A. ovarian cycle; monthly series of events associated with maturation of an egg

B. follicular phase; development of a secondary oocyte within a dominant follicle

C. ovulation; release of a secondary oocyte

D. luteal phase; characterized by decreased progesterone levels

D

344

_________ stimulates the anterior pituitary to release follicle-stimulating hormone (FSH) and luteinizing hormone (LH).

A. Gonadotropin-releasing hormone

B. Estrogen

C. Progesterone

D. Inhibin

A

345

The functional layer of the endometrium is shed in response to __________.

A. decreased estrogen levels

B. increased progesterone levels

C. decreased progesterone levels

D. increased estrogen levels

C

346

Which of the following is NOT an effect of estrogen?

A. promotes oogenesis

B. helps to sustain the density of the skeleton

C. promotes the development of secondary sex characteristics in females

D. promotes diuresis (water loss)

D

347

Which of the following is FALSE regarding the female sexual response?

A. Testosterone is the hormone that is primarily responsible for female libido.

B. Female orgasm is not required for conception.

C. The final phase of the female sexual response is orgasm.

D. The female sexual response is similar to that of males.

A

348

_________ is a sexually transmitted disease that is associated with cervical cancer.

A. Genital warts

B. Trichomoniasis

C. Genital herpes

D. Syphilis

A

349

The __________ develop into the female duct system.

A. urethral folds

B. gonadal ridges

C. paramesonephric ducts

D. mesonephric ducts

C

350

Your genotype is a description of your combination of alleles for a given phenotype.

True

False

True

351

How many chromosomes are in a haploid human cell?

A. 23

B. 46

C. 48

D. 92

A

352

How many alleles exist for a given gene?

A. always one allele per gene

B. each gene can have a different number of alleles

C. two from each parent

D. only two

B

353

If a person is homozygous for a particular trait this means ________.

A. the person cannot pass on that trait

B. the person has two identical alleles for the gene responsible for the trait

C. the person will not have a recessive condition

D. the person has two dominant alleles for the gene responsible for the trait

B

354

A dominant allele is best defined as ________.

A. the stronger of two matched alleles

B. the allele that is most frequently expressed in a given population

C. an allele that stops or hides the expression of the other allele

D. the healthy allele sometimes referred to as the wild type allele

C

355

Recessive alleles are best defined as ________.

A. the least frequently expressed allele in a given population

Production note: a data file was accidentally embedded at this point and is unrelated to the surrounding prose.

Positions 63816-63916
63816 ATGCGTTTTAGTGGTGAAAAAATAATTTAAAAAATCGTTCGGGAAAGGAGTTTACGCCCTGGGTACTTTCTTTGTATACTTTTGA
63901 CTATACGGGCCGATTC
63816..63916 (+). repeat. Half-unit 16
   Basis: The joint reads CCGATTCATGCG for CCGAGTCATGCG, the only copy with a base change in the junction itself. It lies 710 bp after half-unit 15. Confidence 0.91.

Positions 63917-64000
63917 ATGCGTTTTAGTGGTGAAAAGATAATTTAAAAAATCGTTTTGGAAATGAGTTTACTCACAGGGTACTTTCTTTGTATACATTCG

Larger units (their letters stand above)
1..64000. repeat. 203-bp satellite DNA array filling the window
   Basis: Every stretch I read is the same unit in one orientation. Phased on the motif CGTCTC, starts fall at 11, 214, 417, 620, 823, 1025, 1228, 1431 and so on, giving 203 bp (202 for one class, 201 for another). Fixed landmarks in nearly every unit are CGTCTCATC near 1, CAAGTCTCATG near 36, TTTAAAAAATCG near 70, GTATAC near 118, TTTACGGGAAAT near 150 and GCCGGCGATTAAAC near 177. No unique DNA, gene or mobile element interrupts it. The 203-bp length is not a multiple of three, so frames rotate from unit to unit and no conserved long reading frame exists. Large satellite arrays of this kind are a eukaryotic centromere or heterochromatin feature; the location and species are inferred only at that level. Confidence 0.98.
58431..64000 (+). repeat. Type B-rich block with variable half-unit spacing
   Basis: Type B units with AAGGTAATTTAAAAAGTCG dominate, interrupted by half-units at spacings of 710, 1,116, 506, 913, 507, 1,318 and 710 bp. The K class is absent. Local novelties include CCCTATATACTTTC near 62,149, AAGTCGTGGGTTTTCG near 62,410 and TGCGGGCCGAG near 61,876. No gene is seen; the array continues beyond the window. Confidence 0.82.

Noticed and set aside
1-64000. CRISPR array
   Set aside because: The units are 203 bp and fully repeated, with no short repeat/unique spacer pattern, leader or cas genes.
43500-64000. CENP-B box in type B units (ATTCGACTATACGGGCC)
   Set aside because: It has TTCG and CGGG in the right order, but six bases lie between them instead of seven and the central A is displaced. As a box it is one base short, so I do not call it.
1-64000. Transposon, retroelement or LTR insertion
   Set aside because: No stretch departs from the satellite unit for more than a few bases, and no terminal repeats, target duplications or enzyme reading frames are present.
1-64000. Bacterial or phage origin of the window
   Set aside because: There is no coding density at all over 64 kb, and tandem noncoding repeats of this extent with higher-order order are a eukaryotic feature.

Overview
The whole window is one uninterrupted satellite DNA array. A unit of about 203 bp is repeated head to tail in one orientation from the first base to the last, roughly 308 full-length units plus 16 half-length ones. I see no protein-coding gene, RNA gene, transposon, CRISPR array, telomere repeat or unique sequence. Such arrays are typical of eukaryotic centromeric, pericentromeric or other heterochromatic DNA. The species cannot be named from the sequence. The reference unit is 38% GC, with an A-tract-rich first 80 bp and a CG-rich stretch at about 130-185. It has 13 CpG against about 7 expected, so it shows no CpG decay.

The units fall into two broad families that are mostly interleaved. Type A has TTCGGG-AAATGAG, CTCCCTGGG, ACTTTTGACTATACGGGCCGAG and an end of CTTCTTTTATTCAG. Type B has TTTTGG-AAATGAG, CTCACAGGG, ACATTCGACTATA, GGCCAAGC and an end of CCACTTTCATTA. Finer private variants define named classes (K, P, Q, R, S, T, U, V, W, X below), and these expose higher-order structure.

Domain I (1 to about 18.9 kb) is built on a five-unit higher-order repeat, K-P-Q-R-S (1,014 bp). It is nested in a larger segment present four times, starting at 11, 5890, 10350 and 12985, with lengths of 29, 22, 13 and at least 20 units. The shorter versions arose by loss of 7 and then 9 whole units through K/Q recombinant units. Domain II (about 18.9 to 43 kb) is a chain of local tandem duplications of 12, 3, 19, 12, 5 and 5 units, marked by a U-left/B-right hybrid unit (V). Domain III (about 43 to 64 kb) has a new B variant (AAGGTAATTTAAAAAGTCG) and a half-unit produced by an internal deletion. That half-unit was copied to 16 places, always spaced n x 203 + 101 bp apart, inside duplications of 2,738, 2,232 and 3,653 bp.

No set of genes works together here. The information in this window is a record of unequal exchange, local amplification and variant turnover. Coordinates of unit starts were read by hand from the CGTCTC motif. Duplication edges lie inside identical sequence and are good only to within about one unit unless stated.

B. only expresses in present in a double dose

C. a weakened or attenuated allele

D. a deleterious or disease causing allele

B

356

A woman has blond hair and brown eyes. This statement is best described as indicating ________.

A. phenotype

B. recessive traits

C. genotype

D. allelic pairs

A

357

What phenotype is associated with the genotype 47, XXY?

A. Turner's syndrome

B. Down syndrome

C. fragile X syndrome

D. Klinefelter's syndrome

D

358

Why are both paternal and maternal chromosomes present in some gametes?

A. to increase variability in the offspring

B. to be sure the chromosomes have a chance to cross over

C. to ensure that the gametes are haploid

D. to produce gametes that are identical to parent cells

A

359

During what phase of meiosis do the tetrads align together in preparation for being separated?

A. metaphase I

B. metaphase II

C. anaphase II

D. prophase I

A

360

Chimpanzees have a diploid number of 48. How many total chromosomes should each of their diploid body cells have?

A. 2

B. 24

C. 48

D. 96

B

361

Which of the following is specifically associated with the formation and dissociation of chiasmata?

A. genetic variability

B. independent assortment

C. segregation of alleles

D. random fertilization

A

362

During metaphase of meiosis I, homologous chromosomes and the alleles they possess are distributed to different gametes. What is this called? A. independent assortment B. linked C. crossover D. segregation

D

363

Suppose that a child received one of the purple chromosomes (homogenous recessive, blond hair, blue eyes) from their father and one of the green ones (homogenous dominant, brown hair, brown eyes) from their mother. What he or she look like?

A. He or she would have brown hair and brown eyes.

B. He or she would have brown hair and blue eyes.

C. He or she would have blonde hair and brown eyes.

D. He or she would have blonde hair and blue eyes.

A

364

hair color genes and eye color genes are located on the same chromosome. Since these genes are transmitted as a unit to daughter cells during mitosis, we describe these genes as

A. heterozygous

B. recombinant

C. linked

D. segregated

C

365

Genes on the same chromosome are said to be __________.

A. linked

B. homologous

C. recessive

D. independent

A

366

What is the probability of the same couple having three girls in a row?

A. 1/6

B. 1/8

C. 1/12

D. 1/16

B

367

A female infant is born with around one million oocytes, each one genetically unique. This is due to ________.

A. recessive inheritance

B. independent assortment and random crossover

C. mutation

D. chromosome deletion

B

368

If both parents are heterogenous for a trait (Tt), what is the probability of producing a homozygous dominant offspring?